The top executive for tobacco giant Philip Morris International told The Daily Mail Sunday that the company will stop selling cigarettes in the United Kingdom in the next 10 years.
The company’s CEO Jacek Olczak said the company’s iconic Marlboro brand of cigarettes will be taken off the shelves in the U.K. within the next decade.
“It will disappear. The first choice for consumers is they should quit smoking,” he told the outlet. “But if they don’t, the second best choice is to let them switch to the better alternatives.”
The development is just part of Philip Morris International’s reinvention as it abandons traditional tobacco products.
Olczak became the company’s CEO in May and plans to lead the company’s “smoke-free” transformation. He said the company’s new mission is to find and provide “less harmful alternatives to cigarettes” to the millions of people who would otherwise still smoke.
In May he said, “Our ambition is that more than half of our net revenues will come from smoke-free products in 2025.”…read more.
The whole world might be in a property bubble, but Canada is the second riskiest. That’s the take from Oxford Economics in their latest housing report this morning. Adam Slater, the firm’s lead economist, broke down fundamentals for global markets. He found double-digit overvaluations are widely seen these days. The firm believes a correction is likely to take place, but the longer it’s put off, the worse it will be. Canada is the second riskiest property bubble, only beaten by the Netherlands.
Global Home Prices Are 10% Overvalued
The whole world is overvalued — at least the parts where people eat and sleep. Global property prices are 10% above the long-term trend, says Slater. Using price-to-rent, they estimate the overvaluation rises to 11% for the global index.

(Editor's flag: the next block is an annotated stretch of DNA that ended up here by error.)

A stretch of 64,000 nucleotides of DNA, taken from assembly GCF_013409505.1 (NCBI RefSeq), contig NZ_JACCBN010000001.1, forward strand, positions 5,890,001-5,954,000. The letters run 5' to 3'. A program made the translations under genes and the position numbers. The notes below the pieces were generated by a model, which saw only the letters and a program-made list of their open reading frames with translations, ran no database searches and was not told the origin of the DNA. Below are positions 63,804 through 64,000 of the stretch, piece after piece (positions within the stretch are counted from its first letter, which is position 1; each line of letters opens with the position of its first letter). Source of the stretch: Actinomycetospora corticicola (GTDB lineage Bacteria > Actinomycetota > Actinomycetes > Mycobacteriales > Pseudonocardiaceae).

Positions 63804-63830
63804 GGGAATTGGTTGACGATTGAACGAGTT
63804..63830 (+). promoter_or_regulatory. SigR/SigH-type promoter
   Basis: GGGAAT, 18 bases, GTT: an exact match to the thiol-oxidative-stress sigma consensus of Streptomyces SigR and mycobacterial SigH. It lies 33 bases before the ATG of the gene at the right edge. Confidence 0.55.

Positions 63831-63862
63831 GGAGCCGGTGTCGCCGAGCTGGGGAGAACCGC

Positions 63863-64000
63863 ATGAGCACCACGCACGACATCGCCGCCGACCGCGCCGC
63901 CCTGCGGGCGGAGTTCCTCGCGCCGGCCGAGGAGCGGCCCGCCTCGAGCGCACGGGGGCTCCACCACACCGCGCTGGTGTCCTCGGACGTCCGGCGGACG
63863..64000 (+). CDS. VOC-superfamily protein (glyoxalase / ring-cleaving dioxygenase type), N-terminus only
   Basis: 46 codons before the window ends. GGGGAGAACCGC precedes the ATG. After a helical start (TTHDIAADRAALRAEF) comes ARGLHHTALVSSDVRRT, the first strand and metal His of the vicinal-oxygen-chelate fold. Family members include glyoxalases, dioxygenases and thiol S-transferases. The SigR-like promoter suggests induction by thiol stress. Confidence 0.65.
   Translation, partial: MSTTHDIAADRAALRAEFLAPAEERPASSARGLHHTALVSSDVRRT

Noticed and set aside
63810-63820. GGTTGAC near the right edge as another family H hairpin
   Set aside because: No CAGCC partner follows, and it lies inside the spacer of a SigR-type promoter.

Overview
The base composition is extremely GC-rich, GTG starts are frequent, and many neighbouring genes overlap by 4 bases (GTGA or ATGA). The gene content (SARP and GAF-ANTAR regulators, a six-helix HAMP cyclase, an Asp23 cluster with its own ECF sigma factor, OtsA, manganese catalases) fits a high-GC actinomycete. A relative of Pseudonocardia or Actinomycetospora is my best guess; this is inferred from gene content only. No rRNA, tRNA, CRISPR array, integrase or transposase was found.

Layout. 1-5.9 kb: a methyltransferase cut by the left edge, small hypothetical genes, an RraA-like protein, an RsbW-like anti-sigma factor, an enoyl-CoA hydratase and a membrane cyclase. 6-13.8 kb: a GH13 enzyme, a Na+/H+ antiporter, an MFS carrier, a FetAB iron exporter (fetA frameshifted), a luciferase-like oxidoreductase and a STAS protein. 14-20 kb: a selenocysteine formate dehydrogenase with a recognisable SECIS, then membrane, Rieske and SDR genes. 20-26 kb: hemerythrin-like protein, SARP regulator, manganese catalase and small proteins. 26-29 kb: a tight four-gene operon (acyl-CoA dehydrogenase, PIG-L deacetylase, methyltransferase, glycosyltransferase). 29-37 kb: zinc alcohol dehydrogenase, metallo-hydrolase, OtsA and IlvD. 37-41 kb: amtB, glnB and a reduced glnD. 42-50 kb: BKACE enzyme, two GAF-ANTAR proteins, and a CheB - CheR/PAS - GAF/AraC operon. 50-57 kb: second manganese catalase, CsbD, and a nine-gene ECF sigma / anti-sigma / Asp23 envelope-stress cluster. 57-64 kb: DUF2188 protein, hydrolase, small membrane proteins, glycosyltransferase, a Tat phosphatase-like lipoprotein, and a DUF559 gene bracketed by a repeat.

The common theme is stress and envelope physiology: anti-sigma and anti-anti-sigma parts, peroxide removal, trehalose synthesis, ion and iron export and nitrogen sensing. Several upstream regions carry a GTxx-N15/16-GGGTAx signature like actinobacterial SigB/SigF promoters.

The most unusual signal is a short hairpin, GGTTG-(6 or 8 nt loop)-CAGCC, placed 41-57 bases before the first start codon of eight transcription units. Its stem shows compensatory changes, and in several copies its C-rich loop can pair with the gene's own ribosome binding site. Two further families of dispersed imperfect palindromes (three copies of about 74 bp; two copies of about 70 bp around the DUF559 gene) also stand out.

Not quite at the pre-Great Recession high in 2006, but getting pretty close. They estimate the price-to-rent ratio reached 13 to 15% back then. However, a different set of economies appear to be at greater risk this time around, such as Canada.
Canada didn’t experience much of a real estate price correction during the Great Recession. The legend is this was due to the prudential lending of their banks, and rock-solid valuations. That’s not entirely true.
Markets like Toronto hadn’t recovered from the previous housing correction by then. On an inflation-adjusted basis, it was cheaper to buy in 2006 than it was to buy in 1990. It didn’t crash because it hadn’t recovered yet. Toronto is about a fifth of the country’s economy, so the legend became that Canada is bulletproof. Even though that wasn’t the take of the current central bank governor back then…read more.
Snap and Twitter’s shares rose in regular trading on Friday after the social media sites reported second-quarter earnings that beat analyst expectations.
Snapchat’s parent popped as much as 23% after posting a jump in daily active users to 293 million in the quarter, which is about 23% higher than the 238 million daily users reported a year earlier. That beat the 290.3 million expectation of analysts polled by StreetAccount.
Revenue for the quarter more than doubled to $982 million, compared to the $846 million expectation of analysts polled by Refinitiv.
Snap’s net loss shrank 53% to $152 million, compared to its $326 million loss a year ago.
Twitter also had a solid quarter, reporting a 74% jump in revenue to $1.19 billion, which is its fastest rate of topline growth since 2014. Analysts polled by Refinitiv expected quarterly revenue of $1.07 billion.
The company’s stock rose 5% in pre-market trading, before falling to around 2% at the market open.
Twitter is in a strong position, and according to its forecasts, market conditions seem to have improved to the point where it can thrive, Pearse Carson, an analyst at multi-asset investment platform eToro, said.
Its number of monetizable daily active users, or those able to view ads on the platform, rose by 11% to 206 million, Twitter said. Analysts polled by StreetAccount expected 206.2 million.